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ATLANTA 1996 OLYMPICS | Postcript

Times staff writers take a look back at the Centennial Games

August 05, 1996|MIKE PENNER

I watched Kerri Strug vault her way into history and an income tax bracket previously not imagined, but then, so did 99 million American households. By the final weekend of these Games, slow-motion images of little Kerri sticking and grimacing were running neck and neck with the peacock as the official logo of the 1996 Olympic television network.

Nine days later and 70 miles to the northeast, I witnessed a scene far removed from prime time, but no less remarkable--76,481 paid spectators at a women's soccer game on a muggy August night in Georgia.

Women's soccer teams from China and the United States were playing for the gold medal at Sanford Stadium, and the small college town of Athens was under siege. Traffic snarls, two-mile walks from makeshift parking lots, desperate fans holding up hand-scrawled "I NEED 2 TICKETS" cardboard signs--all this for a bunch of non-leotarded non-pixies playing the wrong kind of football?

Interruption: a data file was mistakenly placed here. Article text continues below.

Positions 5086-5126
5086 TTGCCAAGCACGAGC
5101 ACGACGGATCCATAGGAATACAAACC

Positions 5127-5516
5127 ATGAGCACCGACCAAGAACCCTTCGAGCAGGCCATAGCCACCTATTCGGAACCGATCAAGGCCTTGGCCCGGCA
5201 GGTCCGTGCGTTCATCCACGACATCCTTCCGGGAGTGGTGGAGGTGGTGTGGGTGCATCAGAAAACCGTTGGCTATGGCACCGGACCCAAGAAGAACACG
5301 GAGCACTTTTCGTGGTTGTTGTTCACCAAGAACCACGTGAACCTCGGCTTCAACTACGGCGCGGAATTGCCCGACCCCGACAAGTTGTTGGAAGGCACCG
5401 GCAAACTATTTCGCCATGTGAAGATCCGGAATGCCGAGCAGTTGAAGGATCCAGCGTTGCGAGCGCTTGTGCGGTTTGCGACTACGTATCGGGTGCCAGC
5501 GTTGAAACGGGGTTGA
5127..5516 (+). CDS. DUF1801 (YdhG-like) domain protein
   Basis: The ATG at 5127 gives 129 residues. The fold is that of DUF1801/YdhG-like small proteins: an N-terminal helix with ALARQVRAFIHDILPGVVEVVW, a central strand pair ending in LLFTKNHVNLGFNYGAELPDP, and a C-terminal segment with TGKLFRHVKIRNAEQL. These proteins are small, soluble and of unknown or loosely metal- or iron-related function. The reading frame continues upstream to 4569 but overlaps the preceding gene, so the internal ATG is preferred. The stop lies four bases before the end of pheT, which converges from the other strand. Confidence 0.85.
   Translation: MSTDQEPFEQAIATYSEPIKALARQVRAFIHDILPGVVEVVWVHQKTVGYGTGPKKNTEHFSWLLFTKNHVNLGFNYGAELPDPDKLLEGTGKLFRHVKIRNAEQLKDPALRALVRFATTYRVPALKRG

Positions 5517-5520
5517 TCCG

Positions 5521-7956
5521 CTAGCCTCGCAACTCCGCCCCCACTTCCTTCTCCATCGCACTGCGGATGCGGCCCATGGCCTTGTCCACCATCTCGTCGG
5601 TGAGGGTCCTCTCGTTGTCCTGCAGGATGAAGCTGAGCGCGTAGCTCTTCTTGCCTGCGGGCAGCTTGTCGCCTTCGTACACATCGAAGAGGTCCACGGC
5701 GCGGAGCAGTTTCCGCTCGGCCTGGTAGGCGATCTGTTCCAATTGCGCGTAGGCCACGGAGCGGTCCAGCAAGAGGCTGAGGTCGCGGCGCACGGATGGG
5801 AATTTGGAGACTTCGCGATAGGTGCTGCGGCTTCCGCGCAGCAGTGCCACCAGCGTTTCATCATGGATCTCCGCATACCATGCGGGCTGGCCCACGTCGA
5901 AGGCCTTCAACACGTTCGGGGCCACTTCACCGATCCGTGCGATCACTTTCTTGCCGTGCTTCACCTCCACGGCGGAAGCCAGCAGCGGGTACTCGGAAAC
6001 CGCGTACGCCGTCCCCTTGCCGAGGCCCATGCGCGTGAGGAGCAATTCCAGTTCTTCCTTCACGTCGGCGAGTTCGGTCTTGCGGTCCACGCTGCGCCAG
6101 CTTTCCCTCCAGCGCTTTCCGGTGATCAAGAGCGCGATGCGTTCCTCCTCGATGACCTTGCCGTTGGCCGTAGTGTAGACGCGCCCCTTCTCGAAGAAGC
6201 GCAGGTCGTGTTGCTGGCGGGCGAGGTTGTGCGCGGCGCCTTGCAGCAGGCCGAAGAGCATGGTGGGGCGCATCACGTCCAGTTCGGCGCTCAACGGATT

But Herschel Walker never received an ovation as thunderous as the one accorded the U.S. women after the whistle sounded on their 2-1 victory.

For more than half an hour, the crowd stayed and roared as the American women grabbed a few flags, savored a long, slow victory lap and lingered on the podium after receiving their medals.

Mia Hamm, the Americans' star striker, was so overwhelmed she could hardly speak. It was the kind of moment seen too infrequently at these Olympics--unscripted, straight from the heart, unprompted by hype.

According to reports, long before these Coca-Cola Games, that was the Olympic ideal.

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